Women did lots of different things, like the cloth trade and brewing and different kinds of textile work. The Wife of Bath herself talks about working in the cloth trade. We also hear about women who are parchment makers or who own ships, and there are women who own companies. Particularly widows. Their husband would die, and they would go on running the company, training apprentices. You can imagine these networks of women, who are sometimes crossing hierarchies, employers and employees. But sometimes they’re obviously supportive networks, where money is being left, where training is being gifted, and women are being gifted the economic independence. [In] the Wife of Bath’s Prologue, where she is talking about how she gets money from her husband, she loses all her personal power when she gives it up to her fifth husband, and she has to get it back. She has to get economic power before she can have any other kind of power. Cecily Chaumpaigne in some kind of service role shines a new spotlight on that part of Chaucer’s world.

It also makes me think about the lion line that is instrumental to this book: “Who painted the lion, tell me who?” It’s such a beautiful line as written by Chaucer, and then your close reading of it in The Wife of Bath is so powerful. Can you walk me through how in Chaucer’s text you were drawn to that line and then what the close reading process entailed?

The Wife of Bath’s Prologue has lots and lots of different sources, and many of those sources are from an antifeminist tradition, a tradition of texts which are about how dreadful women are. Some of them are biblical texts by people such as Saint Jerome or texts by poet Eustache Deschamps. In the “who painted the lion” moment, Chaucer moves outside of that antifeminist tradition and goes to a fable. Fables were a really crucial way in which people were taught at school. So, we’ve moved into a different kind of source, and that is striking in itself, in terms of thinking, “What is Chaucer doing here?” He’s allowing us to have a moment where the Wife of Bath keeps telling us, essentially, that she’s a creature made by texts, that there are only antifeminist texts, there are only misogynist texts. She’s been made out of them. How can she get out of them?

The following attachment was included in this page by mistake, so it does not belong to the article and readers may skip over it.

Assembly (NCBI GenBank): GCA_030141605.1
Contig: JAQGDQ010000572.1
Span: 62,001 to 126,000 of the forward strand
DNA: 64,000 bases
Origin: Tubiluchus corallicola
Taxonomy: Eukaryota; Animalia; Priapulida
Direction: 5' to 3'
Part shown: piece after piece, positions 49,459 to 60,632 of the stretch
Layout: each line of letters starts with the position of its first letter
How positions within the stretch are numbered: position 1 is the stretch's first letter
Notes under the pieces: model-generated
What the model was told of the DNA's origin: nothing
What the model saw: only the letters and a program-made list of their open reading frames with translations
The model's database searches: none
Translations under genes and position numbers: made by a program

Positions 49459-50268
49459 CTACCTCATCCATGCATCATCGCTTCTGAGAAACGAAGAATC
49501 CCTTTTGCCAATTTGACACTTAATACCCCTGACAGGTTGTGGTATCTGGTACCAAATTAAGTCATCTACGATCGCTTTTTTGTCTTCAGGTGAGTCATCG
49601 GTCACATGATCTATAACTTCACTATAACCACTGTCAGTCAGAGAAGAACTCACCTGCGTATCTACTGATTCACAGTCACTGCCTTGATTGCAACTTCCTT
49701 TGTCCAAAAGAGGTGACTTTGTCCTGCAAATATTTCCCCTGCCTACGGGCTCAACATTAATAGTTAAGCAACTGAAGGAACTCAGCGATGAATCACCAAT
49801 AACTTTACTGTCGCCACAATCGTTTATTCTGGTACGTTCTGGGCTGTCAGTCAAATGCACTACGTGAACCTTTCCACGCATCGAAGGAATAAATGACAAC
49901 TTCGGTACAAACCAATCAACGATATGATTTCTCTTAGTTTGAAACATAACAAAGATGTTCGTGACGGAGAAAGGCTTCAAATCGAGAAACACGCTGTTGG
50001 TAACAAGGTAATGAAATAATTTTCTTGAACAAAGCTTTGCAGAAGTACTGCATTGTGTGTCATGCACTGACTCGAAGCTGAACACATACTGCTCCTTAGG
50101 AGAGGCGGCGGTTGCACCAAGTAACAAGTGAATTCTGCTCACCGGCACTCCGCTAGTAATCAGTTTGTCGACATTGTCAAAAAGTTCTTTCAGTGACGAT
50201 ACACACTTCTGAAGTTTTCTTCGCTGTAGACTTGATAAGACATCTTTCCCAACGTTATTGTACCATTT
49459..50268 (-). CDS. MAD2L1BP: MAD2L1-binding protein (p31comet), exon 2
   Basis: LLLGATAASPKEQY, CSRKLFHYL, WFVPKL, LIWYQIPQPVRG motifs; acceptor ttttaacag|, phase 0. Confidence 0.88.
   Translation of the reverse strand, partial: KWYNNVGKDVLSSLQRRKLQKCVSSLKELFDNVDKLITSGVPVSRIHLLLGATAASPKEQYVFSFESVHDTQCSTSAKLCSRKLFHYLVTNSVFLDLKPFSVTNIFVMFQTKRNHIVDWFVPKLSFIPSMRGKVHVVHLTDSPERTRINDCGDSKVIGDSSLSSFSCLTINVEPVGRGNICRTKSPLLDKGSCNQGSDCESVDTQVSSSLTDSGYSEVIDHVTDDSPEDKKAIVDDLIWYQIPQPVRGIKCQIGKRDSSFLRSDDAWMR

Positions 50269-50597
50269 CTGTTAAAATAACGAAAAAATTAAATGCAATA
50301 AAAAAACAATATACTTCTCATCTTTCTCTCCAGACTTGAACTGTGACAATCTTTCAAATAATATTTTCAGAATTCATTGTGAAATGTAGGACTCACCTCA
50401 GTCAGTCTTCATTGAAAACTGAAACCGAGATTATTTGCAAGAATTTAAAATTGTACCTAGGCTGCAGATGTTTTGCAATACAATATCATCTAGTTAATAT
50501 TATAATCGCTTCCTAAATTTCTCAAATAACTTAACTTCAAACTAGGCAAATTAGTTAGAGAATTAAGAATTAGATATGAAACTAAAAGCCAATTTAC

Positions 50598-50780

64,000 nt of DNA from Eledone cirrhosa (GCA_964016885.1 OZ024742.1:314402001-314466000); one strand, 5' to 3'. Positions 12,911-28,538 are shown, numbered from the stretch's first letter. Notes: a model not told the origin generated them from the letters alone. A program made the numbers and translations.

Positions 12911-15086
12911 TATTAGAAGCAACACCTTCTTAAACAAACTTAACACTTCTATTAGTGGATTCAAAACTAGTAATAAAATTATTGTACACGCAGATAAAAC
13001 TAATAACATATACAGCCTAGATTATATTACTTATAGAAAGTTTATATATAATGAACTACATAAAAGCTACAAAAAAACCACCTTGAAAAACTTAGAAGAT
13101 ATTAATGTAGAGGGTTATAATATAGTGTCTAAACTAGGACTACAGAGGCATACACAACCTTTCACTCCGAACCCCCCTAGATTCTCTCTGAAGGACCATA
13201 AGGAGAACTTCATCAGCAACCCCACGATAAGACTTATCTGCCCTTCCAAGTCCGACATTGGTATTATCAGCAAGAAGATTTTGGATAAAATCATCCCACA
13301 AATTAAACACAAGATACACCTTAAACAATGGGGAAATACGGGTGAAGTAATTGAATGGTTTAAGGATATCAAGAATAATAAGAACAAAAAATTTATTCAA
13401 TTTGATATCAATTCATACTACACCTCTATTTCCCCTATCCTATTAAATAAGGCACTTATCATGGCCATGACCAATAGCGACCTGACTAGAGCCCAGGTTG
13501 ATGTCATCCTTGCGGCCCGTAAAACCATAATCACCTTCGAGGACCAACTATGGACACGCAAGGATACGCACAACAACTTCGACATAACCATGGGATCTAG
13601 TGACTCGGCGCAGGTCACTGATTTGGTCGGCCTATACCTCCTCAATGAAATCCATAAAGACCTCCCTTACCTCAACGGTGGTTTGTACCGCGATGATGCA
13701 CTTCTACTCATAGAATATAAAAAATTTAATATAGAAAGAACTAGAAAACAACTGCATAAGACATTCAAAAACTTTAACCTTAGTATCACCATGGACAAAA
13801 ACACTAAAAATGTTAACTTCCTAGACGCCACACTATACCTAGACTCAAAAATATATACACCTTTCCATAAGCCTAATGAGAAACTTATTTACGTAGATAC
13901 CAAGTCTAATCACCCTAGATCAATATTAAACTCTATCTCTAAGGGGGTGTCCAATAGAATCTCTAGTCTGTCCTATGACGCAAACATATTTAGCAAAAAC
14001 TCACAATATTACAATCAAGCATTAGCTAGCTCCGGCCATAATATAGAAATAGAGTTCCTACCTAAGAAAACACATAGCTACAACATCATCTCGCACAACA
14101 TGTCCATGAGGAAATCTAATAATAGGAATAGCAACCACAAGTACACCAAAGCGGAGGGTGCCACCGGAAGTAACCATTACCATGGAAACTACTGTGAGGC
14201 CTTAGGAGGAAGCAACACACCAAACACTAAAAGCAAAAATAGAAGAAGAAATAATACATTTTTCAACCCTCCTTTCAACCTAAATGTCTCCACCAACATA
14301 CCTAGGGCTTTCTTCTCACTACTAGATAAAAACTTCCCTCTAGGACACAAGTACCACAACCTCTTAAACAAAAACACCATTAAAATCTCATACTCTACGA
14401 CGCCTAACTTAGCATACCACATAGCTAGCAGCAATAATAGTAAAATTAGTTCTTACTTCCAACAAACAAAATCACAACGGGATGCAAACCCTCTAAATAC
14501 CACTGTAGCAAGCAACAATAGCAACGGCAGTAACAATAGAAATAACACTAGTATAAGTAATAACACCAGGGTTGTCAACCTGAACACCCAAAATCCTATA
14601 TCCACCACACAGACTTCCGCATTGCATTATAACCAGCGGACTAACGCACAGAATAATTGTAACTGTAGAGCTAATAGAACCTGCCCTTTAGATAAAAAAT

The basic idea is there’s a picture of a man killing a lion, and a lion looking at it says, “Well, who painted that?” Obviously, this is a painting done by men to say, “We’re better than lions. Aren’t we great?” If the lion were able to do the painting, then it would be different. The lion is saying, “This isn’t fair. The artist is biased.” It’s back to perspective again; where you’re standing determines what you see and what you represent, or history is written by the victors.

This is something that really speaks to all of us, to say, “Think about the bias in art. Think about the bias in everything that you read. Who wrote it?” This is the fundamental point not only in thinking about gender but in thinking today about fake news, social media. This could not be more relevant, I think, to our own era as well.

She’s so prescient. I don’t know how that happens.

Absolutely. There are so many things which are extraordinary, and I think that also speaks to why people have taken her up so much across time. Because you also think about the Tale that she tells, which is then this story of, “How do you construct an appropriate punishment for a rapist? Is the appropriate punishment simply to kill them?” And she says, “No. Let’s make them think about what they’ve done. Let’s make them think about female desire. Let’s make them try to get into the shoes of someone whose desires are not taken account of. Let’s try that.” And there are lots of issues and complexities with that story, but it’s a very modern perspective on punishment. Make the punishment fit the crime. Try and reform someone. And some people wouldn’t agree with that. But it’s very, very interesting to think about her foregrounding those debates.